Anyone can be injured in the line of duty, whether you are a construction worker or a receptionist. If this happens, you may be eligible for workers’ compensation benefits. However, your ability to receive these benefits may depend on when you report the injury.
When is the right time to notify your employer?
As soon as possible
If you sustain an apparent injury, such as a cut or a burn, report it immediately to your employer. Of course, in some cases, it may be impossible to report immediately. For example, an office secretary who develops carpal tunnel syndrome or a miner who contracts a respiratory tract infection. In such cases, the employee should report as soon as they notice their symptoms and are sure that they have developed as a result of their work-related activities. You can report your injury to your employer or anyone in authority. And while it’s beneficial to give a written notice, you don’t have to. Reporting verbally can be enough in New Jersey.
Why should you report as soon as possible?
One of the reasons it’s crucial to report a work-related injury immediately or as soon as possible is so that your efforts to get medical attention will be covered by benefits, not serve as costs that will weigh down your pockets or your family’s budget. Your employer needs to report your case to their insurance company to investigate it to determine if you should be compensated. Reporting on time ensures these procedures are completed sooner. In turn, you can receive payment for your treatment earlier.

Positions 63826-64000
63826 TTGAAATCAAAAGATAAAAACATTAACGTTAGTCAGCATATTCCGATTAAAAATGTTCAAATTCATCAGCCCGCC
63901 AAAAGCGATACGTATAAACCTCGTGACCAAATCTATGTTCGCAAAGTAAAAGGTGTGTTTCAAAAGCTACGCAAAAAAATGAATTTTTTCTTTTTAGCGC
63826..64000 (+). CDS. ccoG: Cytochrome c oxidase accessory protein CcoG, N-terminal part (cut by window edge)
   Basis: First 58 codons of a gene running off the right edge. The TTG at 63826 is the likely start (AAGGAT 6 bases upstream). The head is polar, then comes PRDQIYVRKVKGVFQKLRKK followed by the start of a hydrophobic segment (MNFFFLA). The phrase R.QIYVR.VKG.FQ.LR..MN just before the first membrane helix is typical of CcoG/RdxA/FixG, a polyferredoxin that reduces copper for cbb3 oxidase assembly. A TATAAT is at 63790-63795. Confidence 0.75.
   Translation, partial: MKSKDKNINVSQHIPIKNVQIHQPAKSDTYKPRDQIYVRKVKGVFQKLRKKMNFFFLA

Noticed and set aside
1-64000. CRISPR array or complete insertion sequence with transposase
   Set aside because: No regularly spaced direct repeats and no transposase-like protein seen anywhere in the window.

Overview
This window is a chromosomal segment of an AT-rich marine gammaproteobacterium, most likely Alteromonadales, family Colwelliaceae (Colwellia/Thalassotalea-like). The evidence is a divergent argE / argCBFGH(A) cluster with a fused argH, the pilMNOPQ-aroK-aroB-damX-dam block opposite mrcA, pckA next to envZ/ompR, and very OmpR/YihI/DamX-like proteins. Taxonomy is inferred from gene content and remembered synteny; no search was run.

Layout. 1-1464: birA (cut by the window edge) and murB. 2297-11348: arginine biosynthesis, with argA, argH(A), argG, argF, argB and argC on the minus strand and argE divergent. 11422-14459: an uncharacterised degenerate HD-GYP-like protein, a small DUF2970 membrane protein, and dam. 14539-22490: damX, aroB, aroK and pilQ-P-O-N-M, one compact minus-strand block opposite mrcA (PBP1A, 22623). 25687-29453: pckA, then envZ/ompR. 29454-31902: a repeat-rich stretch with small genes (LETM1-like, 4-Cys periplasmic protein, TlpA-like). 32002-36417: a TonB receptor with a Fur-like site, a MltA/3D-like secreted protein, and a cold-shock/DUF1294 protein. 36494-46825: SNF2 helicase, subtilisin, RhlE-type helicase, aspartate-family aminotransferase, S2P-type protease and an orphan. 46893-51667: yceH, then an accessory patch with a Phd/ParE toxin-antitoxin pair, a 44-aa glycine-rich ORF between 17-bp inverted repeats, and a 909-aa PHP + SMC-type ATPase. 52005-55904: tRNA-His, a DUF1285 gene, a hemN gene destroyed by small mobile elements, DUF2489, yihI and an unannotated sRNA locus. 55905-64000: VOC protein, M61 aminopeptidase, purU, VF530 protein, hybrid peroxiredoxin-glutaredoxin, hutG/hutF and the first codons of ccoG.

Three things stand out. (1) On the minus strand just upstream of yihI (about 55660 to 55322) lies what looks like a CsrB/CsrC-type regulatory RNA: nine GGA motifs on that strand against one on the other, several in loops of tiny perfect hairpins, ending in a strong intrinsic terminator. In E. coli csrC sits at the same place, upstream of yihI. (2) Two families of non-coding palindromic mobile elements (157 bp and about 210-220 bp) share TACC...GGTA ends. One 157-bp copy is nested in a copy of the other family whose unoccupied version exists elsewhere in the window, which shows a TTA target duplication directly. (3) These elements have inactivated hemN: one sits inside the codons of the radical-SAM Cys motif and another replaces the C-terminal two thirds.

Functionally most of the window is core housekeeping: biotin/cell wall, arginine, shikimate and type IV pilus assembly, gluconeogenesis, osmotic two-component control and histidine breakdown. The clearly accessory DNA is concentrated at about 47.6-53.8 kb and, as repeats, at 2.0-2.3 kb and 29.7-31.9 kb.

Reporting immediately can also allow you to establish that a work factor caused your injury or illness. If you take time before reporting, your employer’s insurer may presume that your injury/illness is not work-related, as you could have be harmed as you were exposed to different elements outside work.
For all of these reasons and more, if you have been injured or contracted an illness at work, be extra careful about your next steps to better ensure that you receive the compensation you deserve.